We made our way back to the pavilion area where first Hillary and then Lisa were scheduled to speak. The room was already crowded. In the back was a bank of reporters waiting for Secretary Clinton to appear; the walls were lined with people and most of the seats had a sheet of paper with the word “reserved” printed in big, bold, black letters. I spied a single open seat on the back row and settled in for the wait.
Hillary arrived to a barrage of clicking cameras, gave her speech and left. (I recorded it, but admittedly was preoccupied wondering about how I might be able to speak with Administrator Jackson). The room emptied out, but I decided to stay put and assess a strategic seat where I could intercept her. My goal was to thank her for EPA’s role to help rein in mountaintop removal and especially for appealing the recent DC district court decision on the Spruce mine permit and to hand her the summary proceedings from the Central Appalachian Women’s Climate Justice Tribunal and the recent Chicago Women’s Tribunal (which focused on coal plant emissions).
Event organizers asked Emily and me to move closer to the front, which we gladly did (3rd row on the end). Ms. Jackson was going to speak about the progress of the Climate and Clean Air Coalition, a collaboration that works to decrease short-lived air pollutants like methane, CFCs and black carbon (soot). To make sure that Jackson would know why I was there to see her, I wore my green “Abolish Mountaintop Removal” t-shirt, the most dressed down I had been for the conference. Right on time, she arrived; I saw her standing on my left, chatting with what appeared to be some of her staff. I waited until she was in the front of the room and finished greeting other speakers. Then I saw my opportunity. I turned to Emily and said, “I’m going to go speak to her now.”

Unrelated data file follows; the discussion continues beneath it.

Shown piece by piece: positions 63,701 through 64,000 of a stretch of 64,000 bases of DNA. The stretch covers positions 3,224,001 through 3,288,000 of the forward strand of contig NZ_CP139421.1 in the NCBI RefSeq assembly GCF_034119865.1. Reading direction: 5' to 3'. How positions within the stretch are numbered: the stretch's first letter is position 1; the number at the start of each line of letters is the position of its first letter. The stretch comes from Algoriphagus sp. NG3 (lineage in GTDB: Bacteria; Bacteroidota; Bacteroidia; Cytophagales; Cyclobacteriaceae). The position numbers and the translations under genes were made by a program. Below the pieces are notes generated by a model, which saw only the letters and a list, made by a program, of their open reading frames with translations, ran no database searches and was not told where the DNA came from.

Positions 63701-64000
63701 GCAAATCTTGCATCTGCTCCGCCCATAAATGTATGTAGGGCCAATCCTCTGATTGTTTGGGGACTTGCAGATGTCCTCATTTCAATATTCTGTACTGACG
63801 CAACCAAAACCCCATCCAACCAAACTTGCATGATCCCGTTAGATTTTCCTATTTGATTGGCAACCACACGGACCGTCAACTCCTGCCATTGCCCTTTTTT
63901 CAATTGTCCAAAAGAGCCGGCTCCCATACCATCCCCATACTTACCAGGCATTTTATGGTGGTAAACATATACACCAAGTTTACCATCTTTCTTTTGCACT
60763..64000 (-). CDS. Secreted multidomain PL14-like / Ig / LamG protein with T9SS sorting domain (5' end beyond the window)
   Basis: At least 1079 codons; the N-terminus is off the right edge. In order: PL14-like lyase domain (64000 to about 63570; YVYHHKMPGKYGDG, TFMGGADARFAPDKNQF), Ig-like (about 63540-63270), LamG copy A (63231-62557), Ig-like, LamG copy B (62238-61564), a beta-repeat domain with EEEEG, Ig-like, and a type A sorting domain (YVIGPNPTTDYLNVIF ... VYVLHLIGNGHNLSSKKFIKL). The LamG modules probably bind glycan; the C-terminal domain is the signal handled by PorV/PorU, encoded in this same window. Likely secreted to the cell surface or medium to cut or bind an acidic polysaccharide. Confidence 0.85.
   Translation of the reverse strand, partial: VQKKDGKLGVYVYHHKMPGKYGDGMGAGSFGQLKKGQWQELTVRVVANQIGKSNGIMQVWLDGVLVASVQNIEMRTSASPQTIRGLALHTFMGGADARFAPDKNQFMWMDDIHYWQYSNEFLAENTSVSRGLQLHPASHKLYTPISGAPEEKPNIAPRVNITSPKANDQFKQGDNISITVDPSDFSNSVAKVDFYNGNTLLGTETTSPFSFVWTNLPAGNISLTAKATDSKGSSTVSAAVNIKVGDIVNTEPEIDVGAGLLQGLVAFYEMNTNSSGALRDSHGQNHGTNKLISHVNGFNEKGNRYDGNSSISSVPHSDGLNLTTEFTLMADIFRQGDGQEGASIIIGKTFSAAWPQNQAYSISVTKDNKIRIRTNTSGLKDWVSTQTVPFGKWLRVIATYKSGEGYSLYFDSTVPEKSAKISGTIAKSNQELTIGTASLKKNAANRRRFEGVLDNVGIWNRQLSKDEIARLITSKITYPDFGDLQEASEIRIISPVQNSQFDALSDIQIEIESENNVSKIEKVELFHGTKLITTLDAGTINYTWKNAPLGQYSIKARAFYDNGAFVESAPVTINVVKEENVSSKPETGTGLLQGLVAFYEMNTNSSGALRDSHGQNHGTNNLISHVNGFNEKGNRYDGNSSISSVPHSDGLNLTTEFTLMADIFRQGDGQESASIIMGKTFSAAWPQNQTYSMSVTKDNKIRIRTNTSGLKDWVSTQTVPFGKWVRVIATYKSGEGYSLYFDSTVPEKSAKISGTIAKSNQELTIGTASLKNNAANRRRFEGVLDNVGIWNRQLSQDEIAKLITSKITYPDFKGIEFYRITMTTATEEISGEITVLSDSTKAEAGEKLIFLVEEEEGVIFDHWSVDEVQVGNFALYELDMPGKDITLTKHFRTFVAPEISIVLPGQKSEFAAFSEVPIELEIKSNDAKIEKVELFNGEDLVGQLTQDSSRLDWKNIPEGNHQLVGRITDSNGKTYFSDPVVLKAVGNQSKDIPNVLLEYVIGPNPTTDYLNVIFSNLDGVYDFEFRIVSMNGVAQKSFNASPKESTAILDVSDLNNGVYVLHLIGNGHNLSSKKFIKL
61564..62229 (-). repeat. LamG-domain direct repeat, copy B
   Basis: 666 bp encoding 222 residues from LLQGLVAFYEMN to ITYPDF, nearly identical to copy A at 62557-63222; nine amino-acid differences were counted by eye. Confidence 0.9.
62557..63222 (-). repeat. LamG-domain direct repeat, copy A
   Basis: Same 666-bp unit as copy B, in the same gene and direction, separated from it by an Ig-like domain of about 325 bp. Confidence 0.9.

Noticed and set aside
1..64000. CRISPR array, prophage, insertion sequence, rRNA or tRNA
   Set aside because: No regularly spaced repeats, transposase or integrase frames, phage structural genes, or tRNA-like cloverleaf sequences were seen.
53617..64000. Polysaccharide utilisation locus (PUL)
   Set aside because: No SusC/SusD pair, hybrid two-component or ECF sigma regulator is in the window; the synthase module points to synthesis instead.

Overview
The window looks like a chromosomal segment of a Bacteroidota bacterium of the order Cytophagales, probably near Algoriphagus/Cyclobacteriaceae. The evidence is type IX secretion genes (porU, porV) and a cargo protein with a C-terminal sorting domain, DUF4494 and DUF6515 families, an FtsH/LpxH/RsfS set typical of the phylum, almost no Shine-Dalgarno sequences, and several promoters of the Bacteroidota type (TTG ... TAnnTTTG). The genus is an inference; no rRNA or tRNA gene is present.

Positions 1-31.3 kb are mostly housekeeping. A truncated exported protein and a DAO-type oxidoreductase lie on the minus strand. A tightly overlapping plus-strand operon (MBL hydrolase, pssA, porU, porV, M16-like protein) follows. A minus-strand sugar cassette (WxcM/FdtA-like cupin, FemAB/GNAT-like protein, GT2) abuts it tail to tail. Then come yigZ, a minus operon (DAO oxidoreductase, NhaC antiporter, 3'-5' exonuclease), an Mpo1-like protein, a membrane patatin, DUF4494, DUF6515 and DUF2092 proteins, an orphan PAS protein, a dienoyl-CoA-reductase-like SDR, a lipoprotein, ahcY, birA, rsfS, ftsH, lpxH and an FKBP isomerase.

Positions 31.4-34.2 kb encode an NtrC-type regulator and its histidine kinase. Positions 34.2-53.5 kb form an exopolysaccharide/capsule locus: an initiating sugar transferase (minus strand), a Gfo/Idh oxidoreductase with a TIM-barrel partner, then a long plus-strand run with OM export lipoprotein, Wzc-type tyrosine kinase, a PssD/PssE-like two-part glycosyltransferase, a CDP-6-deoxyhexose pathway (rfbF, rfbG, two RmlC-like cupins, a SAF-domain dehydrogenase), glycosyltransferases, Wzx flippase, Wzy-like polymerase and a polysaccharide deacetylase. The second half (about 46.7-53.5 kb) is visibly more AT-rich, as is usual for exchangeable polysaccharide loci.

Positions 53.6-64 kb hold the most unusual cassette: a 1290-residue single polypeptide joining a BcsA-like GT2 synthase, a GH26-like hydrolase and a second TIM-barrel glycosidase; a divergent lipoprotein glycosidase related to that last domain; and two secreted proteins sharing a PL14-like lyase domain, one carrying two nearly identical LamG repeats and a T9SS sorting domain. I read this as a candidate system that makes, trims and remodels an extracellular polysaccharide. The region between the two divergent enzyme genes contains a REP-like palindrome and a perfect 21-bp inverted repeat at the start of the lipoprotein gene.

Janet presents EPA Administrator Jackson with the report and recommendations from the Central Appalachian Women’s Tribunal on Climate Justice.
Below is a short debrief video that Emily did with me where you can hear how our encounter went: http://lorettoinrio.tumblr.com/post/25659308506/janet-keating-at-the-uns-rio-20-conference-on
And here’s a wonderful photo of Lisa Jackson as she spoke at this event.
I was actually in tears after accomplishing what I set out to do–not sure why, but felt like she spoke from her heart when she said that she appreciated our work and courage. As I was walking away, she said something like, “I get to go home, but you…”
Admittedly Rio is a bit of a long way to go to get the ear and attention of the EPA Administrator, but I can’t help but wonder what she was thinking when we spoke–to see someone concerned about mountaintop removal in that room so far from home, wanting to thank her for EPA’s efforts on behalf of the people and the land. If I were she, I might be inclined to remember that someone representing Central Appalachian women made a big effort to run into her and maybe in the future she might make a little more effort on behalf of her agency’s efforts to save our mountains.
And here’s a photo of happy me after the event and the brief meet-up with Administrator Jackson:
You can thank Administrator Jackson for appealing the D.C. court decision by emailing her at: firstname.lastname@example.org.